Animal researchers face some painful truths
Earlier this week, around 150 animal researchers and their colleagues gathered in Queenstown for the annual conference of the Australian and New Zealand Council for the Care of Animals in Research and Teaching (ANZCCART). This year’s theme was ‘Maintaining Social Licence in a Changing World’ and SAFE was invited to speak.
SAFE’s Director of Research and Education Professor Andrew Knight, presented on ‘Painful truths: what systematic reviews reveal about the utility of animal research,’ outlining how there are at least five reasons why animal test results are poorly predictive of human outcomes.
“Needless to say, we do not think harmful animal research should have a social licence to continue. International surveys do indicate overall, declining public support for animal research, but that support is strictly conditional on the firm understanding that such research makes tangible and important contributions to the advancement of human health, or that it provides other important social benefits, that cannot be achieved in any other way,” says Professor Knight.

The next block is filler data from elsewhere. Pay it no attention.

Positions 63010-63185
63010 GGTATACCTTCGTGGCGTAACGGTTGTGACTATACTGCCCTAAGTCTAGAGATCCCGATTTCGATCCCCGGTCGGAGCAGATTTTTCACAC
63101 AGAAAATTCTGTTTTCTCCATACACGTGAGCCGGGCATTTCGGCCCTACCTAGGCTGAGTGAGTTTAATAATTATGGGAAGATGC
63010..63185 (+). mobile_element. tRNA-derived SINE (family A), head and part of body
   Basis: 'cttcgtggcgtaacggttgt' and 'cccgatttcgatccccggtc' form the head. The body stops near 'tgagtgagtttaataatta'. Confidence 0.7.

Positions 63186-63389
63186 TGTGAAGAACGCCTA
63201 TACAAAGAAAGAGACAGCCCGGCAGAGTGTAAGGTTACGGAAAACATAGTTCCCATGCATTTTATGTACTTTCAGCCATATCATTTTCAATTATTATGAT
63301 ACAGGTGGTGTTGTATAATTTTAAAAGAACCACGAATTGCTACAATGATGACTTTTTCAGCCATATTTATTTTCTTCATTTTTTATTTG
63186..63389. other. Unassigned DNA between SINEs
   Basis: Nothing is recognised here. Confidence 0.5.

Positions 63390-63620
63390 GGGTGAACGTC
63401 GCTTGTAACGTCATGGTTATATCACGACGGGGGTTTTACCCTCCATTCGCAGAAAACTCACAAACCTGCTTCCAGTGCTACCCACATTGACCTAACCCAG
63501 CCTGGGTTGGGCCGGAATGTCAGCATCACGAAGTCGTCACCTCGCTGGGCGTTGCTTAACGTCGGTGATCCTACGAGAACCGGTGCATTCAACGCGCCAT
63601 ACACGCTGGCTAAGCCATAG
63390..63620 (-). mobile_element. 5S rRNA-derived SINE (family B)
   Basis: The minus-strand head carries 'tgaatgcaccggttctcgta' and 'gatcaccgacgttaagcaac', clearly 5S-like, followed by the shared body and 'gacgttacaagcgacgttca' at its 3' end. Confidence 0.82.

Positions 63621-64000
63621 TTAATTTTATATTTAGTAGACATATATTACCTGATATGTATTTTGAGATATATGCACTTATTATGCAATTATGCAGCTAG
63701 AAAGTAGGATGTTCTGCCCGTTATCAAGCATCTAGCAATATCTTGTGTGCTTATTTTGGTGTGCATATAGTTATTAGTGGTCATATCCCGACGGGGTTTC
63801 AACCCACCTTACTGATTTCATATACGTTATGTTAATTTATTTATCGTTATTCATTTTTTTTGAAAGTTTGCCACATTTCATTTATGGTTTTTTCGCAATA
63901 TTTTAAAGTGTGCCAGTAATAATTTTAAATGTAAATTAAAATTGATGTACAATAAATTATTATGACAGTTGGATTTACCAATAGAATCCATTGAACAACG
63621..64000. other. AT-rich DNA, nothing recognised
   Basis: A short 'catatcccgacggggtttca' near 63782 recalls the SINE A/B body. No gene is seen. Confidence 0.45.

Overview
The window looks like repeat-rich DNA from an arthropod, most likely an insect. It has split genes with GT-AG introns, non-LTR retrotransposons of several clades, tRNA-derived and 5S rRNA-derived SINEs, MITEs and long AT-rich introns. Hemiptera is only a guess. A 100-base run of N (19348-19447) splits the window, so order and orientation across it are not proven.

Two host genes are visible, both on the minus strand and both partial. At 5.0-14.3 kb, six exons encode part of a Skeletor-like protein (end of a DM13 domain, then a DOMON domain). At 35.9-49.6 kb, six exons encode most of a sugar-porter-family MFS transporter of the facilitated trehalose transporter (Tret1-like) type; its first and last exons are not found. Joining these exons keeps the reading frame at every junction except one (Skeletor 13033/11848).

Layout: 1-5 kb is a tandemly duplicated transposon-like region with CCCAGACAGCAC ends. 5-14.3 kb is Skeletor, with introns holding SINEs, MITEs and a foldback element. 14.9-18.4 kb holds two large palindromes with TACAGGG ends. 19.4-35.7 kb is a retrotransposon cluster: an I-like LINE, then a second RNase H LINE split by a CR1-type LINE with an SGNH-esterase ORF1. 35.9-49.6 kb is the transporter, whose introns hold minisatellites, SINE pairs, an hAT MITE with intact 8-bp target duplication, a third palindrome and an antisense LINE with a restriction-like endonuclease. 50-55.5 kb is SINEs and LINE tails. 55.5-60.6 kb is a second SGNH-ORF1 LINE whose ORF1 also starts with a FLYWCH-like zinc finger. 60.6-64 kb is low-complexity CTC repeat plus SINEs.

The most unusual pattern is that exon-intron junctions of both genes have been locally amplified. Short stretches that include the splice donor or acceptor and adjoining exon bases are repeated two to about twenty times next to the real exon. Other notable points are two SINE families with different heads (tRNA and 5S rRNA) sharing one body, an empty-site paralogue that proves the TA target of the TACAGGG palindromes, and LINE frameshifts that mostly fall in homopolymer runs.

“The inconvenient truth, for those who would defend harmful animal research, is that it generally fails this test. Within the scientific world, systematic reviews are generally considered to provide the most reliable forms of evidence about clinical and research questions, because they exhaustively search the scientific literature for all forms of evidence relevant to the research question. And the evidence from systematic reviews investigating the usefulness of animal research is clear. At best only a very small proportion produces the substantial public health or social benefits so often claimed.”
The presentation went very well, said Prof. Knight, “It was extremely gratifying to see this audience apparently transition from profound scepticism to acceptance and agreement. The message was received so well because it was scientifically plausible, data-rich, and every claim was referenced to published evidence. Honest scientists find it hard to argue with that.”
A detailed article expanding on these themes will be published in the forthcoming conference proceedings. Andrew Knight’s various other publications on animal research are available via his websites AndrewKnight.info and AnimalExperiments.info.
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7 September 2017